Charles Lippincott has shared a wealth of information about the early days of promoting Star Wars on his Facebook profile in recent years. Information about the bread promotion shared by Lippincott has included the following:
  • The bread cards were designed by John Van Hammersveld, who also created the artwork used on the displays.
  •  The cards were proofed in late July and early August 1977, which aligns well with the cards being on shelves in the Fall of 1977.
  •  Twentieth Century-Fox was aware of large-scale unauthorized print run(s) of cards being sold to dealers.

The cards were distributed inside bags of bread, one card per bag. The cards were inserted directly into the bags, without any sort of wrapper to protect the card. To this day, the cards remain plentiful, inexpensive, and readily available in nice condition. This availability most likely stems from the later unauthorized additional print run(s) that Fox was combating.

As alluded to earlier, there were at least two brands of bread involved in this promotion: Wonder Bread and Braun’s Town Talk Bread. Both brands were, at the time, owned by ITT Continental Baking Company, Inc. Wonder Bread was widely available throughout the United States as a popular enriched (fortified) white bread. Although ownership has changed in the ensuing years, Wonder Bread remains on store shelves in the USA today. Braun’s Town Talk Bread was a popular brand of white bread available in the Pittsburgh, Pennsylvania region. It is possible that there were other regional bread promotions, but I’m not aware of any evidence of this.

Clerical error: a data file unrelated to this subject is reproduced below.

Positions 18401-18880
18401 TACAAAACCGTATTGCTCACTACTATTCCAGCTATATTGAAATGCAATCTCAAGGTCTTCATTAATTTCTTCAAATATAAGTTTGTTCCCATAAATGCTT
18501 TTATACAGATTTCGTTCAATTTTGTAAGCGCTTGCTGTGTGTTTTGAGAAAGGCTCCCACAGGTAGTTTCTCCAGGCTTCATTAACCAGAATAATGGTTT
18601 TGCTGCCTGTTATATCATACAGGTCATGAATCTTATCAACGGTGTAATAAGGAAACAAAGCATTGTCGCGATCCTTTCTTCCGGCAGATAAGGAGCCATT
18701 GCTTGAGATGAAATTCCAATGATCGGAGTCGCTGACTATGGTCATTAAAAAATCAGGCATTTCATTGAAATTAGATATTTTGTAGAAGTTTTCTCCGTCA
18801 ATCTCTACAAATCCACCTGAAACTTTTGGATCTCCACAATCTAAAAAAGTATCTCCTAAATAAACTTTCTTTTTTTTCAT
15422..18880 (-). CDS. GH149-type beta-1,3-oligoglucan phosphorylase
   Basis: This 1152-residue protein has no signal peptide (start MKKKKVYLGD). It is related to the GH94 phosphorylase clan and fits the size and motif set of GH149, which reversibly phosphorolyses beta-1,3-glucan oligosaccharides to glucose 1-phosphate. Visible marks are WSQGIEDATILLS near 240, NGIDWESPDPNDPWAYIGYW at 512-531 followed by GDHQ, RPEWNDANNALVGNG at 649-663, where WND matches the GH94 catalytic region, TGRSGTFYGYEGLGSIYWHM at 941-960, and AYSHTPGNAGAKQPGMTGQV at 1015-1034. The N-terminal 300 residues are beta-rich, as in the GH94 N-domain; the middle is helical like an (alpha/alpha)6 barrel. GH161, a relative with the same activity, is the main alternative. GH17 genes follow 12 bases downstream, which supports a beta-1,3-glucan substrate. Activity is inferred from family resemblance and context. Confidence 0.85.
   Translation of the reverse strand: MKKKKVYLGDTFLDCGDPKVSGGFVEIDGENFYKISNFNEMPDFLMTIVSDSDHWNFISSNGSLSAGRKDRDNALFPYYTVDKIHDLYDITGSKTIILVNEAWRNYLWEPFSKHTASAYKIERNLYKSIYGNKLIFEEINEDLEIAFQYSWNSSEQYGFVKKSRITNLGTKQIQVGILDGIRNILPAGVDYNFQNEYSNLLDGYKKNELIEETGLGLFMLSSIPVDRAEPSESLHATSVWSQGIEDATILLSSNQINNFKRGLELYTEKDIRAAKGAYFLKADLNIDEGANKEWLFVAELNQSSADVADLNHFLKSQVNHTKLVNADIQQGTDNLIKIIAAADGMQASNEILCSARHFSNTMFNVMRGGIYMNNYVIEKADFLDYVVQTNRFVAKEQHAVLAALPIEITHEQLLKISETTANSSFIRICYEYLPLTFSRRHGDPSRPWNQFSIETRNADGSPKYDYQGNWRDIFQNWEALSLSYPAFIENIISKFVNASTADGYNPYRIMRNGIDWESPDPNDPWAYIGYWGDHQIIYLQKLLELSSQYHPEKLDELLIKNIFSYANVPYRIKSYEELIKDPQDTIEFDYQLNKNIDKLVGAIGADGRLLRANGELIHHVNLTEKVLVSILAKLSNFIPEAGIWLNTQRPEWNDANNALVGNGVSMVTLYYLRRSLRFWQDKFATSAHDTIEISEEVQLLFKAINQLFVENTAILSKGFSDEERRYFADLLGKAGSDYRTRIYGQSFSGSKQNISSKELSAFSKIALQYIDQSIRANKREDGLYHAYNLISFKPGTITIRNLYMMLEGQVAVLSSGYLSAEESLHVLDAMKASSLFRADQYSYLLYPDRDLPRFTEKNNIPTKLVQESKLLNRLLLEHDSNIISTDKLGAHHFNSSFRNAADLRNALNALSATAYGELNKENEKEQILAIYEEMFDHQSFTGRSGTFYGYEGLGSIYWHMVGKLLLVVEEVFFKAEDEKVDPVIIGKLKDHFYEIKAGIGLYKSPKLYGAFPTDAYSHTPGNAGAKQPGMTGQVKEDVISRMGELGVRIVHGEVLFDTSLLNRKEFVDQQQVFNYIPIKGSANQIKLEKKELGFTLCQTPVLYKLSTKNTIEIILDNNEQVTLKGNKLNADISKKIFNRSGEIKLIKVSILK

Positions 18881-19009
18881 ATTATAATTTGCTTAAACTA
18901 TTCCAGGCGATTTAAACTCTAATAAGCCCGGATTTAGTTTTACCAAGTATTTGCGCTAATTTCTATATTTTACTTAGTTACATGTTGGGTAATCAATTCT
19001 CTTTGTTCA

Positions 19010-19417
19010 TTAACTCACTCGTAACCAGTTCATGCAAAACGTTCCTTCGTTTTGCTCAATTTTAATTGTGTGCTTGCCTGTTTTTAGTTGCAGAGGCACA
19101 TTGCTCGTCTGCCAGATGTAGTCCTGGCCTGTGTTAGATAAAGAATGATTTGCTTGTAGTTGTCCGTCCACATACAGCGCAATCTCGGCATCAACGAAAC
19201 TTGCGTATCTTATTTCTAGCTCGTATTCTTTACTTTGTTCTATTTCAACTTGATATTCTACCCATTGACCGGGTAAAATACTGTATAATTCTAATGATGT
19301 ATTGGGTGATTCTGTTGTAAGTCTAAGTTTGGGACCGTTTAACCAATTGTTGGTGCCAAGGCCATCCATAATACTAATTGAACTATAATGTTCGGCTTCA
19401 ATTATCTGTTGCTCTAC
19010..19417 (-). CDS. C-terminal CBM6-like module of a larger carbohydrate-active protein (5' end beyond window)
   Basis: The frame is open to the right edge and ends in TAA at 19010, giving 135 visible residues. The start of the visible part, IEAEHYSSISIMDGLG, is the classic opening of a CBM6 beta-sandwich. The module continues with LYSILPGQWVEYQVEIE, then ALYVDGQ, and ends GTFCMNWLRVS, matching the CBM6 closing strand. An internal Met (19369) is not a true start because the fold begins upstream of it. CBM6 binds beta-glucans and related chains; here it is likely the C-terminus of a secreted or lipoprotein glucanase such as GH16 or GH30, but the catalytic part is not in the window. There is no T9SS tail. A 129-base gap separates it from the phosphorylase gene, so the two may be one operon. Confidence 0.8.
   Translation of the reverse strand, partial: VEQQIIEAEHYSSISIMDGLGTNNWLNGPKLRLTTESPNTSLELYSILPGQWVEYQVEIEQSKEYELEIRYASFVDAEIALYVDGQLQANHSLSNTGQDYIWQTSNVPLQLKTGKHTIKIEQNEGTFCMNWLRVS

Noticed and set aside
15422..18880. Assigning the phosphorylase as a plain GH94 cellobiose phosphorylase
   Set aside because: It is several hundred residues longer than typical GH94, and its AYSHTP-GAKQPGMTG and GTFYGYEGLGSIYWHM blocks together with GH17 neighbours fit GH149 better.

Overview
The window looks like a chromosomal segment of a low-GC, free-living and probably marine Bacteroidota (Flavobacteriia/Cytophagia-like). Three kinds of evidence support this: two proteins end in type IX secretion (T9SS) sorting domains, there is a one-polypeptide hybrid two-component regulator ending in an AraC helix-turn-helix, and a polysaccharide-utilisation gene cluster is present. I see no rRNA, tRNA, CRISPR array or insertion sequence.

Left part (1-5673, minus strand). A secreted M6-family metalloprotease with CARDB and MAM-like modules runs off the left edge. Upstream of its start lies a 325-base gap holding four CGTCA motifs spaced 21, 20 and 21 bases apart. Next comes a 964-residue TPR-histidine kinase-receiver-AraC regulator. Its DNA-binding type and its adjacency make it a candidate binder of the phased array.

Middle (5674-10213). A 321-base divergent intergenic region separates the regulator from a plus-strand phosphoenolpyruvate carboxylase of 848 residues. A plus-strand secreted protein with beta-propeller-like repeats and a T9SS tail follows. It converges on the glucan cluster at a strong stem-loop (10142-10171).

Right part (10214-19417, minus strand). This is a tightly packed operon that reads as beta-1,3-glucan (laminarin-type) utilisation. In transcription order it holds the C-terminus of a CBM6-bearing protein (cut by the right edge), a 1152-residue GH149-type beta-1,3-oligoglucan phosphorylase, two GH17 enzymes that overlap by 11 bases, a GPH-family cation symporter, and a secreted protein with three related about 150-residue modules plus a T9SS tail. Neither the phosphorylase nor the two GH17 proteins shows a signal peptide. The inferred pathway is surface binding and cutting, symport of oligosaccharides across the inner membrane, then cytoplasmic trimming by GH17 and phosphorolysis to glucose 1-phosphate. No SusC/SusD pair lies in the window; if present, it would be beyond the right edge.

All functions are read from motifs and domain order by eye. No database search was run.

The bread bags (wrappers) are collectible and quite scarce, in comparison with the plentiful bread cards. Saving bread bags wasn’t unheard of at the time. My parents re-used them to line our not-so-waterproof snow boots. Whether re-used for some utilitarian purpose or not, the vast majority of bread bags were promptly tossed out with the rest of the garbage.

There are many known variations of the bread bags (wrappers) for the obsessive collector to pursue. These variations include differences in varieties, sizes, ingredients, printing characteristics, numbering, and union labeling.

- Varieties: Wonder Bread was available in at least eight varieties:  Big, Country Style, Giant, Jumbo, Regular, Small, Standard Large Loaf, and Thin.

 - Sizes: Many of the varieties were available in several different sizes (weights) and, overall, the breads ranged in weight from 12 to 30 ounces.